Rotator Cuff Strain

Focus on high repetition of sport-specific exercises

Feb 27, 2012
Outside Magazine

The injury:
Throwing fastballs isn’t the only way to aggravate the four little muscles that hold your shoulder in its socket. “Swimming, too many pull-ups, tennis, gardening, digging, and heavy labor can all cause a strain,” says Dr. Alvin Loosli, a former physician for the U.S. Olympic swim team. He estimates that every year, five to ten percent of people who swim regularly suffer a shoulder injury.

The potential for rotator cuff damage rises with age as the shoulder’s tendons degenerate. If that’s not enough of a reason to focus on prevention, the estimated average cost to surgically repair a torn rotator cuff is $13,000.

How to prevent it:
Strength training is key, but it’s important to make it sport specific. “The typical progression of doing three sets of 10 reps of one exercise with a very heavy weight may be great for manual labor, but it doesn’t help a swimmer,” Loosli says. Instead, focus on a strengthening regimen with a higher amount of repetitions (three sets of 20 or 30 reps) using light weights or exercise bands. While training, if something starts to hurt, stop the aggravating activity immediately. If the pain persists, see a doctor.

4 Rotator Cuff Exercises to Try
These four exercises can be performed with an exercise band, as shown, or you can start without added resistance and use an exercise band as you get stronger.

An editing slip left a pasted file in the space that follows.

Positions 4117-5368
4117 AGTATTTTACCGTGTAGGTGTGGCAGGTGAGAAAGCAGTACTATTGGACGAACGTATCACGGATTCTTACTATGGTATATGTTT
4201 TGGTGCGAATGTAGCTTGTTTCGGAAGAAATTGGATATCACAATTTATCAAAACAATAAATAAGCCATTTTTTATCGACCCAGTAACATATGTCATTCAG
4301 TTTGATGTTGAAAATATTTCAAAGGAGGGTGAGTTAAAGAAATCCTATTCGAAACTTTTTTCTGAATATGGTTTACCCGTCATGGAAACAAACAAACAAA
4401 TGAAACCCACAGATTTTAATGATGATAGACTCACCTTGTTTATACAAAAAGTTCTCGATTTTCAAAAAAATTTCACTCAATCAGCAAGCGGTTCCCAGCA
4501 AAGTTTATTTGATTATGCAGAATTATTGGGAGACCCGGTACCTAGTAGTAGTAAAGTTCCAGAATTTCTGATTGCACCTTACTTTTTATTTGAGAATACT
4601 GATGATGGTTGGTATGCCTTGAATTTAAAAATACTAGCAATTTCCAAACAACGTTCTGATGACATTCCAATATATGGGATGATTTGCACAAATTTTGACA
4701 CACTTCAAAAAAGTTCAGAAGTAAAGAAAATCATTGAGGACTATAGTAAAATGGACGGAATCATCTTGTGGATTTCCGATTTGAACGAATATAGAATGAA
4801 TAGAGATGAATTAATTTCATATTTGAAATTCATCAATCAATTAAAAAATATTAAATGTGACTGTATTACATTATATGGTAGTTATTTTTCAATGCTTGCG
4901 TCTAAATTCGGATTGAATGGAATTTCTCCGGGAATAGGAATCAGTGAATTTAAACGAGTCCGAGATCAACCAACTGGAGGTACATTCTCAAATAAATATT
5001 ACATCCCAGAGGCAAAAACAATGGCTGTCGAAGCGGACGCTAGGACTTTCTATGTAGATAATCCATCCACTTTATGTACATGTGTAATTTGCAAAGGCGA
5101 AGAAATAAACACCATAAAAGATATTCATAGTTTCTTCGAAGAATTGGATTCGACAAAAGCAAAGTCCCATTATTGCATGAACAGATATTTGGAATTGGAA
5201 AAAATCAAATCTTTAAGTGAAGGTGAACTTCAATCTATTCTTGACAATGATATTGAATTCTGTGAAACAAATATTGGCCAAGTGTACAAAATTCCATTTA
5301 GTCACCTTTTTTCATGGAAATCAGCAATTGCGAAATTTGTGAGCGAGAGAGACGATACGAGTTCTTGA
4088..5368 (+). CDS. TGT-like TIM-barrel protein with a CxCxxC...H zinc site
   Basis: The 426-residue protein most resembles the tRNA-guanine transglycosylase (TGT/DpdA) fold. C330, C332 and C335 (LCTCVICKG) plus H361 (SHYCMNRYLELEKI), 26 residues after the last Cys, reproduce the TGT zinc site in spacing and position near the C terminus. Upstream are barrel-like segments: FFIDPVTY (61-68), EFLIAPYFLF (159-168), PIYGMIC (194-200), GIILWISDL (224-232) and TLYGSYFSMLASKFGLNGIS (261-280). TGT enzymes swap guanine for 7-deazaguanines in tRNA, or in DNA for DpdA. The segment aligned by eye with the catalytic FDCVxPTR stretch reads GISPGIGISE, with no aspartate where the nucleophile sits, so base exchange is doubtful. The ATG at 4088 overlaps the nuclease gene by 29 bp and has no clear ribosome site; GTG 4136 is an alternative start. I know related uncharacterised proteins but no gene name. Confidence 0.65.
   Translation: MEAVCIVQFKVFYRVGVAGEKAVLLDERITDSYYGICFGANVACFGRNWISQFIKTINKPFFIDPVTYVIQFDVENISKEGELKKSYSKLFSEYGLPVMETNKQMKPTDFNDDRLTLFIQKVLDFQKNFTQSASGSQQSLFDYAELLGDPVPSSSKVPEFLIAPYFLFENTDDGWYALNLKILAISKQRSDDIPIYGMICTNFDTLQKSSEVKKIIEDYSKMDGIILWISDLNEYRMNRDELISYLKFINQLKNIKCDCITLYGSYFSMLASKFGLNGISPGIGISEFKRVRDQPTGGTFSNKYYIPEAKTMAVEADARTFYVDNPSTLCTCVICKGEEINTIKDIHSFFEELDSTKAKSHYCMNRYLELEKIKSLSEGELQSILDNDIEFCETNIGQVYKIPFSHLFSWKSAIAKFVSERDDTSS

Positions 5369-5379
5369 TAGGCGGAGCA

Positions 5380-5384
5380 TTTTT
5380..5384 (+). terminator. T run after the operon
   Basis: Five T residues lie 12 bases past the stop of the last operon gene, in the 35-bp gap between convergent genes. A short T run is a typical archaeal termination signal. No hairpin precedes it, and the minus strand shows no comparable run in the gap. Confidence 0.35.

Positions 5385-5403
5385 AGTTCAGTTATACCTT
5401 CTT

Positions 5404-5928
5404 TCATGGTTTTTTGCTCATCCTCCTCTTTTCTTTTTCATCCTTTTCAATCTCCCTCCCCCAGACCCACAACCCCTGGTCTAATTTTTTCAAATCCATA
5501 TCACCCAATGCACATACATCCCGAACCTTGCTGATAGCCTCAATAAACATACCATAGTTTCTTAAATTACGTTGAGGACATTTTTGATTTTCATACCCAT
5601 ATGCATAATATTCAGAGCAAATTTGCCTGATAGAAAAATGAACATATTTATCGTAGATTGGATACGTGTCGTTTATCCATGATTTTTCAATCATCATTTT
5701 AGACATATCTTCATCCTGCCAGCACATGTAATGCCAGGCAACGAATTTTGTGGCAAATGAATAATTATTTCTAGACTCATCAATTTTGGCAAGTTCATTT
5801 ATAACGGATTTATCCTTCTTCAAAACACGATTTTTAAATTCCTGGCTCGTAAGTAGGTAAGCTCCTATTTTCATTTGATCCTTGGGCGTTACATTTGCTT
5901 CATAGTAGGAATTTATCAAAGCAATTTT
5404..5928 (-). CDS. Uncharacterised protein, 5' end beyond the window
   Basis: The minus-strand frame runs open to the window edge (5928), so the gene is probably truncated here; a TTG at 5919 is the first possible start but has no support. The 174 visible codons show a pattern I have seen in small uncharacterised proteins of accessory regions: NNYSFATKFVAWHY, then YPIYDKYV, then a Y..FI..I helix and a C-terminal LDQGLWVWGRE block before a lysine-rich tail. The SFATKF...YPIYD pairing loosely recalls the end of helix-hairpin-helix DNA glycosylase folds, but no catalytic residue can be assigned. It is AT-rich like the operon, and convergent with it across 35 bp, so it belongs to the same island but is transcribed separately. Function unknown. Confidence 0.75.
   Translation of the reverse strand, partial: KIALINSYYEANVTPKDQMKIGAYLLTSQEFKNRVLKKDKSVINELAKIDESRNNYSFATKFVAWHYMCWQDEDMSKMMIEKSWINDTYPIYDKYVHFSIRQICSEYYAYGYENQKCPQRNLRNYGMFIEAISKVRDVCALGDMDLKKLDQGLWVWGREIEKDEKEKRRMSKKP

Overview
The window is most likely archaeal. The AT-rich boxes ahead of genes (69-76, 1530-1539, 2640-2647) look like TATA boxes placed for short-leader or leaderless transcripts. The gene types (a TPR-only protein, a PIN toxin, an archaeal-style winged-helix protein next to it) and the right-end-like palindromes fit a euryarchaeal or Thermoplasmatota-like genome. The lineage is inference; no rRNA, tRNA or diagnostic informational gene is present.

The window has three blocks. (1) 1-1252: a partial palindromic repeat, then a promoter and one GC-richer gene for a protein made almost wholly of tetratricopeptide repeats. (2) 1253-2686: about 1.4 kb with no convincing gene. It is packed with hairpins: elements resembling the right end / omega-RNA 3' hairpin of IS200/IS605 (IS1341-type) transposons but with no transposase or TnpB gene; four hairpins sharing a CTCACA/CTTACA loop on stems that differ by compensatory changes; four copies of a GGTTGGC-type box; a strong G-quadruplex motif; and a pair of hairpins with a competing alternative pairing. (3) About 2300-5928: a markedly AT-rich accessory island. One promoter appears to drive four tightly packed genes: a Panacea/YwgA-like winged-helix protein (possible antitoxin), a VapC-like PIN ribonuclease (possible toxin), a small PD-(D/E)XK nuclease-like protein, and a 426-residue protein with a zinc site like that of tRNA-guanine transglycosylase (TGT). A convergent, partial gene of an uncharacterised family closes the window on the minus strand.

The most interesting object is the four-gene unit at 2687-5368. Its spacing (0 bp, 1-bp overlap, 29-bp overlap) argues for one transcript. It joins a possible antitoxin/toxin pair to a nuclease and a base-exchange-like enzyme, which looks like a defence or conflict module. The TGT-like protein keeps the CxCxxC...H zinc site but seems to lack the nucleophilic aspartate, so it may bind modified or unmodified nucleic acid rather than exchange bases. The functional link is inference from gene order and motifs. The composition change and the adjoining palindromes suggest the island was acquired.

1. The Low Five
With your elbow by your side, hold your hand up to form a 90-degree angle between your forearm and your bicep. Keeping your elbow by your side, move the hand away from your body as far as possible, then return to neutral. Repeat 20 times, then do the same thing on the other side.

2. The Question
Hold your arm out to the side so your bicep forms a 90-degree angle with your tosro and with your forearm. Rotate your hand up, as if to ask a question, then back down parallel to the ground. Repeat 20 times, then do the same thing on the other side.

3. The Taxi Hail
Keeping your right arm relatively straight, touch your right hand to your left hip, then up to your side as if asking a question or flagging down a taxi. Repeat 20 times, then do the same thing on the other side.

4. The Clock
Hold your arm straight out to your side, then rotate it so it’s pointing between 1 and 2 o’clock (noon is straight forward). Keeping your thumb pointing down, drop your arm toward your hip, then bring it back up to starting position. Repeat 20 times, then do the same thing on the other side.

Filed To: Injury Prevention